Blog Posts > West Virginia Leading Nation in Cuts to Higher Education
May 1, 2014

West Virginia Leading Nation in Cuts to Higher Education

A new report from the Center on Budget and Policy Priorities shows that West Virginia is not alone in making cuts to higher education in recent years, but unlike West Virginia, most states are starting to reverse those cuts, as the effects of the recession fade away.

The report shows that after adjusting for inflation, 48 states, including West Virginia, are spending less per student now than they did before the recession, with an average spending cut of 23% per student. West Virginia is spending 21.6% less per student in FY 2014 than in Fy 2008, a reduction of over $1,800.

As a result of these cuts, tuition at public colleges and universities across the country has increased. Average annual tuition at public four-year colleges has increased by 28% since 2008, and has increased 26.3% in West Virginia, after adjusting for inflation. The increase in tuition costs has far outpaced income growth for middle-class families, and has grown even faster than the income of the top 1%. This rapid rise in tuition has increased student loan debt, deterred low-income students from enrolling, and has reduced students’ future earnings.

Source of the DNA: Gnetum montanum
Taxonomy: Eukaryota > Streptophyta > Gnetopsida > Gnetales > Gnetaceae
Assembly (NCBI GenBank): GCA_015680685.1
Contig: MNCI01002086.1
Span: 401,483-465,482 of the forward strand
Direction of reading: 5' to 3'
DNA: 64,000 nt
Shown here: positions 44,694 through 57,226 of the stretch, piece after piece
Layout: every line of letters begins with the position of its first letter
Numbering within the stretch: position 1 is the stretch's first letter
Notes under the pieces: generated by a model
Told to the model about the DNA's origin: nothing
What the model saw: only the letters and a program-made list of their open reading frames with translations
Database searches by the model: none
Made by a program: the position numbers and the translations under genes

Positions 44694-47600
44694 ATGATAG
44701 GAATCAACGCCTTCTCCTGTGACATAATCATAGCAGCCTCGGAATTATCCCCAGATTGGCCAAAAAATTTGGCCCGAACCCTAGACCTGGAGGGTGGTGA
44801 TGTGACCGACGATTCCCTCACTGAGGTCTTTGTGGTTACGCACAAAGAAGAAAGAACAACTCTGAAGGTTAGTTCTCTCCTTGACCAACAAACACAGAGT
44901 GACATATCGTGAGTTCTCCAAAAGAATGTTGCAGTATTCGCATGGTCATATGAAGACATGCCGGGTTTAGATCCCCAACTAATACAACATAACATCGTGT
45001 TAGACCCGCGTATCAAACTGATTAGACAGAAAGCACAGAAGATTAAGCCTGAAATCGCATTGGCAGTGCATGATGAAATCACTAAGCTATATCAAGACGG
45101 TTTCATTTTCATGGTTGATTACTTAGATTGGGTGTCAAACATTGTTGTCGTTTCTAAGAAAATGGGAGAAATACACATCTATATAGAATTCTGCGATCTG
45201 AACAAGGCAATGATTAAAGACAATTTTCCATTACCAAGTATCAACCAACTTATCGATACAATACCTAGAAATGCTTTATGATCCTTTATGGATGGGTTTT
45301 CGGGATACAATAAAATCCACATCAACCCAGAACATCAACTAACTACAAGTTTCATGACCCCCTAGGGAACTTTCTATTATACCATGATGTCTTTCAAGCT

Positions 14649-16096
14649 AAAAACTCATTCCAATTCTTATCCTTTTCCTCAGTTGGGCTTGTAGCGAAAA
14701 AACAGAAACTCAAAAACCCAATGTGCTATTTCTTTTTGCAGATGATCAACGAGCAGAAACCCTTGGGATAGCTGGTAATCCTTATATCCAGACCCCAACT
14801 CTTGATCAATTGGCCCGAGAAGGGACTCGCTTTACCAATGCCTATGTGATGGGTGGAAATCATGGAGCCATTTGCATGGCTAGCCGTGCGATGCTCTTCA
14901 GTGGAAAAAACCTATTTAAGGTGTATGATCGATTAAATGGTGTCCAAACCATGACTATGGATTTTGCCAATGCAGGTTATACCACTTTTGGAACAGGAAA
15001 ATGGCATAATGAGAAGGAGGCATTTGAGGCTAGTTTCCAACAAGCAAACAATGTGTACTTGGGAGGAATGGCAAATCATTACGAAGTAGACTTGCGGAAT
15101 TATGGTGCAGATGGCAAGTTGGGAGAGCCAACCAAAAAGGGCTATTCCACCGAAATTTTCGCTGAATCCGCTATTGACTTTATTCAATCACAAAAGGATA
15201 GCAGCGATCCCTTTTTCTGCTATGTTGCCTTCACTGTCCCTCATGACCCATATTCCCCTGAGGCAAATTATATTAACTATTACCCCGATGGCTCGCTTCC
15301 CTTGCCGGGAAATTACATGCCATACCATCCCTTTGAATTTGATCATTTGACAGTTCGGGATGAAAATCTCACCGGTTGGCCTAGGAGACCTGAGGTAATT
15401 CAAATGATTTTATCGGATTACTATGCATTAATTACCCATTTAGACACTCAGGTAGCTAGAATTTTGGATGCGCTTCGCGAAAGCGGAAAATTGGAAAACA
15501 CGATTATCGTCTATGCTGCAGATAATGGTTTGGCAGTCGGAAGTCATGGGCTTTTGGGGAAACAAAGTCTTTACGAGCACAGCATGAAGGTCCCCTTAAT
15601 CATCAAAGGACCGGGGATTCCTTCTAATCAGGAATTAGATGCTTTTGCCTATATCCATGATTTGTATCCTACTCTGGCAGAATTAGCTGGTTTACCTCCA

This past year, most states have begun the process of restoring the recession-induced cuts that they have made to higher education. Forty-two states are investing more in higher education this year than they did a year ago, adjusting for inflation, but West Virginia is not one of them. In fact, of the eight states that are continuing the cut higher education, West Virginia has the second-deepest cut this year.


As we’ve pointed out before, the reason for West Virginia’s continued cuts to higher education is due to a lack of revenue. And that lack of revenue is almost entirely self-inflicted from a series of tax cuts, costing the state a total of $425 million this year.


With more tax cuts on the horizon, and no new sources of significant revenue, West Virginia has no future plans to restore the cuts to higher education. Which, if current trends continue, will lead to even higher tuition, more debt, and fewer college graduates in a workforce that already lags far behind.


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